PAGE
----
I hadn’t intended to go to the Festival of Quilts 2021. Covid infections are still high in the UK. Many official restrictions have been withdrawn, such as the mandatory wearing of masks. I felt nervous about going to a location where there would be lots of people gathered together. But I cracked! The Quilters’ Guild were offering a draw for tickets and I won two, to my surprise and delight.
We stayed nearby the night before, close to the airport. This is the first year for some time that I haven’t entered a quilt. This year I was able to concentrate on enjoying other people’s work. I did wear some of my own work, however. The skirt below is made with my fabric design ‘The work of my hands’.
Entry into the halls at the NEC (National Exhibition Centre) was calm and well-managed. Our tickets and our documentation (to say we had received two vaccinations against Covid) were checked. There were far fewer visitors than usual, fewer stands and the show was laid out over a wider area. All visitors were asked to wear masks unless exempt and almost everyone seem to comply. Once in the show, I wore mine too.
I made sure to stop at the ‘Quilts for Care Leavers’ stand, to take part in their lucky dip (you can see in my hand the quilters’ clips and floral needle threader I won!) I have blogged about this charity before here. ‘Quilts for Care Leavers’ gathers donated quilts to give away at Christmas to young people (aged 18-25) leaving the care system. If you are a quilter with spare quilts, spare fabric or spare time to make new quilts, please consider getting in touch with them. The website is www.q4cl.org.uk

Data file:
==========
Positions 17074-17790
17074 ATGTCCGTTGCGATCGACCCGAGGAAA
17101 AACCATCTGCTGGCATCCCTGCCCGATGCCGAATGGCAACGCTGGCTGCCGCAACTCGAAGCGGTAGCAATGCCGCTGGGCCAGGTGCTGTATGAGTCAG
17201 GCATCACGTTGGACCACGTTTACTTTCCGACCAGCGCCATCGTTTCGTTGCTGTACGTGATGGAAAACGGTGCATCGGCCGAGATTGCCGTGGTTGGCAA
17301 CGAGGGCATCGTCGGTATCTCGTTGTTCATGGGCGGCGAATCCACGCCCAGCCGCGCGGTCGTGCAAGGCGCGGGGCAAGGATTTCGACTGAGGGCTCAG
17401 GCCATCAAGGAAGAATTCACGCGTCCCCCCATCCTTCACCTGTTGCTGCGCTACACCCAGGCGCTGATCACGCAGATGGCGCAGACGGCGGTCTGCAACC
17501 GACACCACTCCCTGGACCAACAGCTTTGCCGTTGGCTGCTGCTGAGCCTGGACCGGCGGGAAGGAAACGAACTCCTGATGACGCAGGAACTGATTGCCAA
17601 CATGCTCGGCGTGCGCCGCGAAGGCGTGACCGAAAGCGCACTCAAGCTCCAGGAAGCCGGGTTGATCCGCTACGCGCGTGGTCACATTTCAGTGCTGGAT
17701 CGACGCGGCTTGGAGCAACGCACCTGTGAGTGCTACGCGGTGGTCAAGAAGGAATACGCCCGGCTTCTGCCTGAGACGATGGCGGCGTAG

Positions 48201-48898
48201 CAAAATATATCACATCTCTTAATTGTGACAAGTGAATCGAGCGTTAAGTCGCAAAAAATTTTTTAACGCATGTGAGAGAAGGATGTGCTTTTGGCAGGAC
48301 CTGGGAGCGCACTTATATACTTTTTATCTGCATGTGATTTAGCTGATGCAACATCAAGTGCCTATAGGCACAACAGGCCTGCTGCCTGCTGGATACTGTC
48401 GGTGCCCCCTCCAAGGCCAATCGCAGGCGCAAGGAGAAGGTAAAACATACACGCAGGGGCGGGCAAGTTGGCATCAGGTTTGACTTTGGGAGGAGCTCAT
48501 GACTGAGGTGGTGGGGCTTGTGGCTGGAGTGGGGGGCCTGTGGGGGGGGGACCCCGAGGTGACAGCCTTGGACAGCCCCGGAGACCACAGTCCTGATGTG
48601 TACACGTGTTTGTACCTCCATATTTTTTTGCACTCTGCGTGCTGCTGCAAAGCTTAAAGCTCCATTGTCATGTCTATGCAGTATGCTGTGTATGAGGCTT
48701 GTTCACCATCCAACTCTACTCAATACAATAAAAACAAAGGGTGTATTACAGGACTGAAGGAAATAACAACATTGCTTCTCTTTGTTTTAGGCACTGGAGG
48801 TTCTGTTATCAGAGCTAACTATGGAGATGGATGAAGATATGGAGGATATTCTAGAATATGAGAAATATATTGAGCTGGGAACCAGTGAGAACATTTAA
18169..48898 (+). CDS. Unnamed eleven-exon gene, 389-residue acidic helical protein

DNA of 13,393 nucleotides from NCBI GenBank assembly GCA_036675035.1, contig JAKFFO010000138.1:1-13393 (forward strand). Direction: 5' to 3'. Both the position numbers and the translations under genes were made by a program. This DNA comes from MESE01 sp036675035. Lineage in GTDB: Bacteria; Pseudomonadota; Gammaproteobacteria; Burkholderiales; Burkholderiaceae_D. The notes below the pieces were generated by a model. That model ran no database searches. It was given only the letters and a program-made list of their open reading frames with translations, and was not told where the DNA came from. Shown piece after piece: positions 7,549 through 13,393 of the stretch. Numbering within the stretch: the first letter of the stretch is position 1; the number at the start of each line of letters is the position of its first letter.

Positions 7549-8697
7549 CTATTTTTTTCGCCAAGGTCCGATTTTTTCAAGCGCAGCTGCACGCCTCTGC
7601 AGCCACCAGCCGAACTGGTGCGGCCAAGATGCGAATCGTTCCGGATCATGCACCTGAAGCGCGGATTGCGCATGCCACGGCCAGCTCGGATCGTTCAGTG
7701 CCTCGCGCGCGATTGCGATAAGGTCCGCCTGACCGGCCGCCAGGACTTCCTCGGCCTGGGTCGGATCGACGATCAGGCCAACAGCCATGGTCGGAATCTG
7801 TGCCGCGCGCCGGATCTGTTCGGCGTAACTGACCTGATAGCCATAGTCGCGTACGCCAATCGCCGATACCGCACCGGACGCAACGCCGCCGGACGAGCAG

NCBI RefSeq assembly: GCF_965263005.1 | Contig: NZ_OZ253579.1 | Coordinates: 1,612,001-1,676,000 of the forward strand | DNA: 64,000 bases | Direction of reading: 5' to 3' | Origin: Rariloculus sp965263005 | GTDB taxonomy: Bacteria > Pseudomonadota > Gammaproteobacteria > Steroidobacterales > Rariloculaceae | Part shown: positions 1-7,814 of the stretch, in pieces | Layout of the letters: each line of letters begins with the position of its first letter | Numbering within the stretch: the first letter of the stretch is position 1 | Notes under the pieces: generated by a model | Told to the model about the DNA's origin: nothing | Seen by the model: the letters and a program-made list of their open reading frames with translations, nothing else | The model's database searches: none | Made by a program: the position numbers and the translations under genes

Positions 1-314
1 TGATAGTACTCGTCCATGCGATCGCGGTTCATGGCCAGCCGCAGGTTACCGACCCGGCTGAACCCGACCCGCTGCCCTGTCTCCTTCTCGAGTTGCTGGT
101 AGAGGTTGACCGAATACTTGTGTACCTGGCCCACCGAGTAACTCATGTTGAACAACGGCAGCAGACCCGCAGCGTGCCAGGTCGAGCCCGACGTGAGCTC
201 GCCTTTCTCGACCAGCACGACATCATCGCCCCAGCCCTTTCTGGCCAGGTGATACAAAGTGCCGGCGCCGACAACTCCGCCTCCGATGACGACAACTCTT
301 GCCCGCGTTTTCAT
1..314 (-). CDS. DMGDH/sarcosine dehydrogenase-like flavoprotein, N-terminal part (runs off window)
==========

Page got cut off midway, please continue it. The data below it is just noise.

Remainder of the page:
I just did a small amount of shopping, but had the great experience of looking for a specific piece of cloth (you can see the sample in my fingers) and actually finding it!
Thank you, Fabrics Galore (www.fabricsgalore.co.uk), who had just what I needed!
I was directed to them (generously) by Finstall Fabrics (www.finstallfabrics.com). So I went back to Finstall Fabrics and purchased some very pretty blue and white prints which you will see in action in due course!
So, now for the quilts… One major highlight of the show was an exhibition space dedicated to Amish quilts. It’s difficult to pick a single one out, but this was my favourite. It displays the characteristic deep-tone colours and fabulous hand-quilted patterns of quilts made by the Amish people.
There was an opportunity to see some items from The Quilters’ Guild collection. I loved this ‘housewife’ or ‘huswife’ designed to contain necessary items for sewing. The maker’s name and the date of making are included ( a reminder to date and name our own quilts – you never know how long they are going to last!)
Always a fan of miniatures, I took a lot of pleasure from seeing this tiny patchwork quilt made by Barbara Bailey. You can see it placed on a small dolls’ bed in the second photograph. Such a vibrant collection of colours!